Public health officials in Houston and Harris County reported that 2,001 new cases of COVID-19 were confirmed July 13, a new single-day record for the county. (Community Impact staff)
Harris County coronavirus count: 2,001 cases, 8 deaths confirmed July 13

Public health officials in Houston and Harris County reported that 2,001 new cases of COVID-19 were confirmed July 13, a new single-day record for the county.

A Cy-Fair ISD employee distributes meals via curbside pickup for district students during the summer. (Courtesy Cy-Fair ISD)
'Community Impact Newspaper' seeks feedback and more Houston-area business, community news

Read the latest Houston-area business and community news here.

Texas Gov. Greg Abbott, shown here in March, announced July 13 the U.S. Department of Defense would provide additional resource to help Texas combat COVID-19. (Brian Rash/Community Impact Newspaper)
Department of Defense task forces deployed to help Texas combat COVID-19

Gov. Greg Abbott announced July 13 the U.S. Department of Defense would provide more resources to Texas to combat the rise of COVID-19.

A Cy-Fair ISD employee distributes meals via curbside pickup for district students during the summer. (Courtesy Cy-Fair ISD)
'Community Impact' now seeking feedback from parents, teachers regarding 2020-21 school year

Help us adequately cover local education by submitting feedback here:

The Texas Republican Convention was originally scheduled for July 16-18. (Courtesy Visit Houston)
Texas Supreme Court rejects GOP appeal to host convention in Houston

The potentially 6,000-person event has drawn criticism in recent weeks from officials who perceive it as a threat to public safety.

Harris County Judge Lina Hidalgo spoke about the county's continuing response to COVID-19 and a new small-business coronavirus relief program at a July 13 press conference. (Screenshot via Harris County Office of Homeland Security and Emergency Management)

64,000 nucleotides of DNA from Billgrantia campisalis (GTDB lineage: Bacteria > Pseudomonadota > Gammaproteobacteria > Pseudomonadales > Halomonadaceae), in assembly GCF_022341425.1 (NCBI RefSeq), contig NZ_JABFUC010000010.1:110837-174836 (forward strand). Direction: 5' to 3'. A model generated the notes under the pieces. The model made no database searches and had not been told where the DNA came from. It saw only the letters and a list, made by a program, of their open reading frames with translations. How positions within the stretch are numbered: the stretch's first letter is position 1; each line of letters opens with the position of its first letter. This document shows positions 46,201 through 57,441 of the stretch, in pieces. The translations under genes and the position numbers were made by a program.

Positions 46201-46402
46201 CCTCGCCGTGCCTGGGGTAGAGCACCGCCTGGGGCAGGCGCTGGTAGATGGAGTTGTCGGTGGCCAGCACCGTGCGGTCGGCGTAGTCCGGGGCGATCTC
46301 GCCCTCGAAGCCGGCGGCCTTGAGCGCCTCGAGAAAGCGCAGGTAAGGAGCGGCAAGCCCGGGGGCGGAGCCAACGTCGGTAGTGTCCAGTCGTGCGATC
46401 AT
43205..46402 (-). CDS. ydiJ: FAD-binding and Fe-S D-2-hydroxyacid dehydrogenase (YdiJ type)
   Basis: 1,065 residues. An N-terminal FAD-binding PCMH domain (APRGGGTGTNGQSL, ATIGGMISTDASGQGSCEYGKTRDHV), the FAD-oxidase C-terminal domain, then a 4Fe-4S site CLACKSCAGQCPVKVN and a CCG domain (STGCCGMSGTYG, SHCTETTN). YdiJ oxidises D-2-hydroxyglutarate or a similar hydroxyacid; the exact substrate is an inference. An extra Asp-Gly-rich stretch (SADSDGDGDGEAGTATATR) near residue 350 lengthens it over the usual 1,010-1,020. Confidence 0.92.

Harris County now accepting applications for $30M small-business assistance program

Harris County businesses with fewer than 30 employees may apply for funding through July 24.

July 10 had 310 new cases—the highest amount in a single day since the pandemic reached the county. (Community Impact Staff)
Galveston County sees over 550 cases heading into weekend

July 10 had 310 new cases—the highest amount in a single day since the pandemic reached the county.

The seven-day rolling average of deaths per day in Harris County has increased from 3.86 on July 8 to 8.29 on July 12. (Community Impact Staff)
Harris County coronavirus count: After three weeks of surging cases, death toll starts to rise

The seven-day rolling average of deaths per day in Harris County has increased from 3.86 on July 8 to 8.29 on July 12.

Texas Commissioner of Education Mike Morath announced in a June 30 State Board of Education meeting that students will be taking the STAAR in the 2020-21 school year. (Courtesy Pixabay)
Education organizations call for STAAR requirements to be waived another year

Gov. Greg Abbott waived the State of Texas Assessments of Academic Readiness, or STAAR, testing requirements in March of earlier this year in response to the coronavirus pandemic.

With a clinical background in internal, pulmonary and critical care medicine, Corry has been with BCM for 20 years. He now focuses primarily on inflammatory lung diseases, such as asthma and smoking-related chronic obstructive pulmonary diseases. (Graphic by Ronald Winters/Community Impact Newspaper)
Q&A: Baylor College of Medicine's Dr. David Corry discusses immunity, vaccine production amid COVID-19 pandemic

Rapid development and distribution of a vaccine worldwide and successful achievement of herd immunity will be key players in determining the lifespan of the COVID-19 pandemic, said Dr. David Corry, a professor of Medicine in the Immunology, Allergy and Rheumatology Section at Baylor College of Medicine.